Within this brief but multitudinous chapbook, Ann Cefola contemplates ordinary existence alongside the sacred. In 28 poems of varying form—some splaying across the page, others in neat, organized stanzas—St. Agnes, Pink-Slipped investigates the constant buzz and movement of modern existence through these lyrical narratives. The world of schoolboys, make-up counters, hotels that may appear familiar is elevated into something of greater importance.
While many characters inhabit this chapbook, many poems dwell on the lives of women. Early on in the chapbook, in “Girls’ Night Out,” a speaker is participating in a gathering of mothers taking a brief respite from their children. The speaker narrates, “Heavy-breasted, dark eyed, they praise / the rented lines and Kelly’s cut hydrangeas. / Lighting up, they smoke like soldiers,” while the speaker, without children, thinks, “I consider my uterus / untraveled as a new triple-digit Interstate.” This discomfort with everyday existence continues in “First Job” where a secretary in a low-pay job tries on shoes at Saks, thinking “Once again, I turn and walk, turn and walk, / knowing my tender foot can never wear this point, / this unsteady heel.”
An awareness of consumerism comforts continues to permeate the chapbook in “Price Club.” During a day out shopping, the speaker considers herself: “I am Solomon between expense and uselessness.” She thinks about her material purchases, then, projecting:
If I choose wisely,
a bell with ring, the cashier will wish me a nice day,
and I will preside over a new estate, closing
cupboards safely over bright-labeled cans,
arranging lipstick and comb in my new purse
that yields them back as I need them,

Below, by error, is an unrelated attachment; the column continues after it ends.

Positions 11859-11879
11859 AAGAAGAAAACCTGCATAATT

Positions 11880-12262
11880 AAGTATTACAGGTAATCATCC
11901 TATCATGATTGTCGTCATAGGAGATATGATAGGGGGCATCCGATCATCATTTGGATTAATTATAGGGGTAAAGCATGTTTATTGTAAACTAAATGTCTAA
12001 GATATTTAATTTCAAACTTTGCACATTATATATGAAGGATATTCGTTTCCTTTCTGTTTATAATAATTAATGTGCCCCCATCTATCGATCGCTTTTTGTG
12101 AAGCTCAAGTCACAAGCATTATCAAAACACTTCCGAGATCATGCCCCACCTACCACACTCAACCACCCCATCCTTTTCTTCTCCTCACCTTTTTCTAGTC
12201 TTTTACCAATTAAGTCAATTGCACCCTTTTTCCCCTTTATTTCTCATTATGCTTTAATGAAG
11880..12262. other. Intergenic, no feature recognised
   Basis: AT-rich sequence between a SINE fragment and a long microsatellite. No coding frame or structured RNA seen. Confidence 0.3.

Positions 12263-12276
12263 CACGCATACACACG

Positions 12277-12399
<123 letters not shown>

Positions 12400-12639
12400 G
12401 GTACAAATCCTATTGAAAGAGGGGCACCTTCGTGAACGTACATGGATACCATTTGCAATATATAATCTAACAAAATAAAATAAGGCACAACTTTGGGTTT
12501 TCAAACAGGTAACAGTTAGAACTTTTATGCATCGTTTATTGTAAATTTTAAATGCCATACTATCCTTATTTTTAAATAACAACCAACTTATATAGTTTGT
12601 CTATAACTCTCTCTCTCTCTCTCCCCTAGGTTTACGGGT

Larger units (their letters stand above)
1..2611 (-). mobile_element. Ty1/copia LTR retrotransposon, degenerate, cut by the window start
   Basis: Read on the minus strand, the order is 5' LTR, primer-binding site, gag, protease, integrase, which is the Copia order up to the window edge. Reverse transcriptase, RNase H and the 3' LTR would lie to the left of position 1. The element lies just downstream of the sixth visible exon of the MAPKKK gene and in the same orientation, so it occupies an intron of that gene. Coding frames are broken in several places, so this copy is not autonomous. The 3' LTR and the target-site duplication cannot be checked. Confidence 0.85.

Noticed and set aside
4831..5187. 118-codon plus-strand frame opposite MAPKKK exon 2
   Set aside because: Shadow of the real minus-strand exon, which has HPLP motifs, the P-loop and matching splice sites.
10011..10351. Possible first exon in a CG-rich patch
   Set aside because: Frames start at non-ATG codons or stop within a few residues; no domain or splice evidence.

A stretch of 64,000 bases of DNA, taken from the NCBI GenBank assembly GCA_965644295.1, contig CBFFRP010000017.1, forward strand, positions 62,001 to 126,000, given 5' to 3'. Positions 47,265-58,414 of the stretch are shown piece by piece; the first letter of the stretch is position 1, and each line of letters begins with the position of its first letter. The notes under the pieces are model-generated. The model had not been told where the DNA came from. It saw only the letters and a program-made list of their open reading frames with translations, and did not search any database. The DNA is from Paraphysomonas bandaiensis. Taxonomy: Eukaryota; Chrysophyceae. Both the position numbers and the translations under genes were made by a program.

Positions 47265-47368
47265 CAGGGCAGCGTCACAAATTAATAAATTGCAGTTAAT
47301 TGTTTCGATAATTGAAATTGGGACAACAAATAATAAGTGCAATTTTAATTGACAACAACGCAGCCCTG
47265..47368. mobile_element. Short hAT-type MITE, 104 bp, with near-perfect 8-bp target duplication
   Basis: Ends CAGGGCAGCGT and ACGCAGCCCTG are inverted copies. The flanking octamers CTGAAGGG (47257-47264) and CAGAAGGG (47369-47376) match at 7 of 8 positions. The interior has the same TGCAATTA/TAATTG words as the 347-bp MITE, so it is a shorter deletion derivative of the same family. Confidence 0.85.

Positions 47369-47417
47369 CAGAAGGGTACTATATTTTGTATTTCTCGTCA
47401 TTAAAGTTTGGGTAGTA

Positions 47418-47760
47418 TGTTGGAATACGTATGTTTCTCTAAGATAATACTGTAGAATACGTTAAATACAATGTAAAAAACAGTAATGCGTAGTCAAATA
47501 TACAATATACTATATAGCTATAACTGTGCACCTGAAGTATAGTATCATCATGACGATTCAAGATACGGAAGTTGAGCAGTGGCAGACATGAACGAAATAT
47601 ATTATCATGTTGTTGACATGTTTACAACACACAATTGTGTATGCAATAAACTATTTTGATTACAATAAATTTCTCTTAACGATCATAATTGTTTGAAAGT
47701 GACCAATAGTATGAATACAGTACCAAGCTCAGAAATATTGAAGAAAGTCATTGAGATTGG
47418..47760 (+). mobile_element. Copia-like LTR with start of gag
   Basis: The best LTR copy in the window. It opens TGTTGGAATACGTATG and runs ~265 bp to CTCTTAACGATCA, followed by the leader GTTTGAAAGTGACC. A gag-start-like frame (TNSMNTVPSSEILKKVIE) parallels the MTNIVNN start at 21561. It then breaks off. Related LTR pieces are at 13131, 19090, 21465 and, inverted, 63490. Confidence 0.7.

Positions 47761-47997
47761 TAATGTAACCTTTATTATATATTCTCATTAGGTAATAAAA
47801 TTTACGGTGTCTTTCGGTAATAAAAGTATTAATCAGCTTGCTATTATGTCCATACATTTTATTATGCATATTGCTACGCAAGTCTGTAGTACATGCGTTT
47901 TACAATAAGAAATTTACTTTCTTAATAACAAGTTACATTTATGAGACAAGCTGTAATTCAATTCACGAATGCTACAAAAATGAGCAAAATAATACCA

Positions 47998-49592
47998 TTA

my small fiefdom, the serfs I can count on,
their tactile faces loyal and willing.
The combination of womanhood and its objectivity through buying continues as a motif, encapsulated in “Teint Pur Mat,” where the speaker recalls “how make-up marks my life” while watching her mother apply makeup and perfume. The speaker delights “when she buys my first / blush, plastic tube squirting peach, a lifelong quest // for color commences, etched joy, sparkle-laden brush.” This attention to the superficial, detailed in bright, colorful language, slowly shifts toward the pressing matter of temporality.
The chapbook’s title poem, crafted in meandering quatrains, depicts the speaker’s observations when the local hospital changes its name from the religious St. Agnes to Westchester Medical Center. The figure of St. Agnes comes to life as she leaves the hospital: “Melted halo / liquid light around her neck, once golden raiment a yellow / raincoat, hovering toes now firmly bound in sneakers.” As she continues her journey, “she asks for work. . . . Anything not to lose the perfume of seasons.” This pattern of longing continues through the rest of the chapbook, such as in “February,” a poem in tight quatrains, where the speaker laments:
I watch relative after relative disappear,
even my cat, sneeze, stretch, go limp.
My grandmother, small voice in a curled body,
Begs by phone: Pray I get out of here.
The poem then envisions these deaths, describing in haunting lyrical language “eyes dilated and astonished by pure light, / its full spectrum, warmth and speed.”
Tied together through close attention to language and detail, St. Agnes, Pink-Slipped mystifies yet clarifies through its emotional arc, appealing to the sensory details of everyday life and the spiritual beyond.